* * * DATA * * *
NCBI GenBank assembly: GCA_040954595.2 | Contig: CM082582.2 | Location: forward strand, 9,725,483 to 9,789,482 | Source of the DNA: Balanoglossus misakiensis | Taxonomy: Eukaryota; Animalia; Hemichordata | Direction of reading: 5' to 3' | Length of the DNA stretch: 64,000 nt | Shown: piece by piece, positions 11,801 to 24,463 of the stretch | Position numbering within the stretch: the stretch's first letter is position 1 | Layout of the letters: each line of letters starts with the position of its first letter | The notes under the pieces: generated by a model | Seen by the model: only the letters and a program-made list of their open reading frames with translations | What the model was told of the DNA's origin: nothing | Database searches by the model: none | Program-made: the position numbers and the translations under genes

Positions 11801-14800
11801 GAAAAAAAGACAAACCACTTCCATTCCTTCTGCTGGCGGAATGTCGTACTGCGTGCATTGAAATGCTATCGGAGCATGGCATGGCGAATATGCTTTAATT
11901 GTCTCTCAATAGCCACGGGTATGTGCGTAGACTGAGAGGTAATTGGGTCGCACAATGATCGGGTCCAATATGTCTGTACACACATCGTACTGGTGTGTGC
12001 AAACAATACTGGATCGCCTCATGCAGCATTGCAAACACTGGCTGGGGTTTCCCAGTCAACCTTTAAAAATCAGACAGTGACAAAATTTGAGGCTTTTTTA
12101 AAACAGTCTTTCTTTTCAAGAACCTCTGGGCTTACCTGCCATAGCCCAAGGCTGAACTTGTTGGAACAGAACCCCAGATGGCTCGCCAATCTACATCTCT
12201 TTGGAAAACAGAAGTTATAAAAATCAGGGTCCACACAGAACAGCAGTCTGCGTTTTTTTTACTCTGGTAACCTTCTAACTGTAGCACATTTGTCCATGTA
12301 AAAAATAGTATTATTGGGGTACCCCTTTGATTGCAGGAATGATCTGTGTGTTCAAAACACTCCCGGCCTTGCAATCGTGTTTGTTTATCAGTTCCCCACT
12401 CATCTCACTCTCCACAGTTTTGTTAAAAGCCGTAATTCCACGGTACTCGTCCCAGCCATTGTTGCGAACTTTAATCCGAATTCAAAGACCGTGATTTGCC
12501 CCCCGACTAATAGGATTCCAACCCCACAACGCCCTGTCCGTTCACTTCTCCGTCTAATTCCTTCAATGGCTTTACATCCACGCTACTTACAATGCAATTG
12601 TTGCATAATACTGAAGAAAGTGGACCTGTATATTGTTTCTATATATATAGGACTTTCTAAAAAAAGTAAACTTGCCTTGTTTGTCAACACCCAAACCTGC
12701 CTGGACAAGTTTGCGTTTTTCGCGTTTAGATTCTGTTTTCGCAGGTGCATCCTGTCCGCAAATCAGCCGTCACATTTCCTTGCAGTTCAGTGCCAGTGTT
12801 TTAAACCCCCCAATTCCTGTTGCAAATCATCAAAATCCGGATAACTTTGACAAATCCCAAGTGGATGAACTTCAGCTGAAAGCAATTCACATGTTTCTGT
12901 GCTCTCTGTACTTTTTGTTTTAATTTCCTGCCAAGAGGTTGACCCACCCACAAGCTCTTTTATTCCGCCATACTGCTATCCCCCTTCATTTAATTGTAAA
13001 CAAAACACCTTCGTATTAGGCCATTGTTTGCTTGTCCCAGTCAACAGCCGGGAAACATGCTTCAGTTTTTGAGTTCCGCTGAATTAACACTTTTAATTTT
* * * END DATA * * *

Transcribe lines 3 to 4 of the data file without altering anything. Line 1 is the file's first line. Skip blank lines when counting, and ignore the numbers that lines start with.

11801 GAAAAAAAGACAAACCACTTCCATTCCTTCTGCTGGCGGAATGTCGTACTGCGTGCATTGAAATGCTATCGGAGCATGGCATGGCGAATATGCTTTAATT
11901 GTCTCTCAATAGCCACGGGTATGTGCGTAGACTGAGAGGTAATTGGGTCGCACAATGATCGGGTCCAATATGTCTGTACACACATCGTACTGGTGTGTGC